Sixty years ago, the great Miles Davis walked across the stage at the second Newport Jazz Festival, placed the bell of his trumpet right up against the microphone and delivered a solo that stole the show and earned him a deal with Columbia Records.
Festival co-founder, and Newton native, George Wein recalled how Davis "destroyed the audience" with his rendition of Thelonius Monk's "'Round Midnight."
Wein also examined the evolution of Davis' musical style through a new collection of Davis' performances at the festival and festival-related events, which includes nearly four hours of previously unreleased recordings, called "Miles Davis at Newport 1955-1975: The Bootleg Series Vol. 4."
George Wein, jazz pianist and festival organizer, co-founder of the Newport Jazz Festival.
- "What is jazz? What is its place in the world's arts spectrum? The complexities of the music never seem to fully unfold. All we know is that jazz has become a part of our cultural lifestyle."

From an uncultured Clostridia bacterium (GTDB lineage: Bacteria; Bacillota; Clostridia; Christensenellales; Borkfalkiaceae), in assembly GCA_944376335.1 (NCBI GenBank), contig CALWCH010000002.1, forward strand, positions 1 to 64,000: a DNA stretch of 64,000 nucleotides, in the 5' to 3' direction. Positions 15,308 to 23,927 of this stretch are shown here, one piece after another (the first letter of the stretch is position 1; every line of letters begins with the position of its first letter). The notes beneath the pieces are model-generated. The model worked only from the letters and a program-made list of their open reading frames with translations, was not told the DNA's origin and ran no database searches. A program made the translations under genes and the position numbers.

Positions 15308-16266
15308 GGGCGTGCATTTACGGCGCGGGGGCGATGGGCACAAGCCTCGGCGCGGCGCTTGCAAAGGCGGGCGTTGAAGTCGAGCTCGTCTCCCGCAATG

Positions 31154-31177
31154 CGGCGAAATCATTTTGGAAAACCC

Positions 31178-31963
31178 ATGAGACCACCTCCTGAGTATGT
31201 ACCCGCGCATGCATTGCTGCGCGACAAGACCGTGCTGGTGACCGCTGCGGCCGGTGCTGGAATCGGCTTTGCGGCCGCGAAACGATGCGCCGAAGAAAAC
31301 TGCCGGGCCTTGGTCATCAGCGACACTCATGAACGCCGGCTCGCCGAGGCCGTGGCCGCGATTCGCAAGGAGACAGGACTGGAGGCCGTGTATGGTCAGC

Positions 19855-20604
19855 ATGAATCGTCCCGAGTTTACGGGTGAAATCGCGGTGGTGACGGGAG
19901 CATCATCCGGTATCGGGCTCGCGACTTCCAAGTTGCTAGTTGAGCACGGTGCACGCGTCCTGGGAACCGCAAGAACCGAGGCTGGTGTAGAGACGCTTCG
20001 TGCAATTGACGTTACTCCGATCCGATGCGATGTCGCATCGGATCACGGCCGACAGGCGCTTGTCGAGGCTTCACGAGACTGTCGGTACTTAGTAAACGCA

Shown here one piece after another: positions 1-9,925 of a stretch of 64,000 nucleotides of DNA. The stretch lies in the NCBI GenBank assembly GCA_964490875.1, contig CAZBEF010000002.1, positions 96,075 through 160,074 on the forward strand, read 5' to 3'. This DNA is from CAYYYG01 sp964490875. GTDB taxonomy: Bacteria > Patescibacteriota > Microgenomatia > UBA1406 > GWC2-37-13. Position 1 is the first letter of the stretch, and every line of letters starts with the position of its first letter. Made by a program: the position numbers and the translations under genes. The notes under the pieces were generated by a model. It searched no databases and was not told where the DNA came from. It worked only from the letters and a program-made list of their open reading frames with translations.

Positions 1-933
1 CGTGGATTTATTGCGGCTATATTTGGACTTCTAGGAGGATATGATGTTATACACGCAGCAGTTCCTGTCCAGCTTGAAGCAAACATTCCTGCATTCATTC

- Miles Davis’ 20-year association as an artist at impresario George Wein’s renowned Newport Jazz Festival is a thriving tradition celebrated with the release of "Miles Davis at Newport 1955-1975: The Bootleg Series Vol. 4," released 60 years to the date since Davis’ breakthrough performance at Newport in 1955.
- "(H)istory remembers this particular Miles band as state-of-the-art, and it earned that reputation by pushing at every boundary it could find."
- "Each of the sets, really, begins with a new burst of energy as if Davis is announcing an artistic rebirth from the first number. In all but the last set, his trumpet playing takes on a ferocious power, not only matching the vitality of the new members, but leading them forward."
This segment aired on July 31, 2015.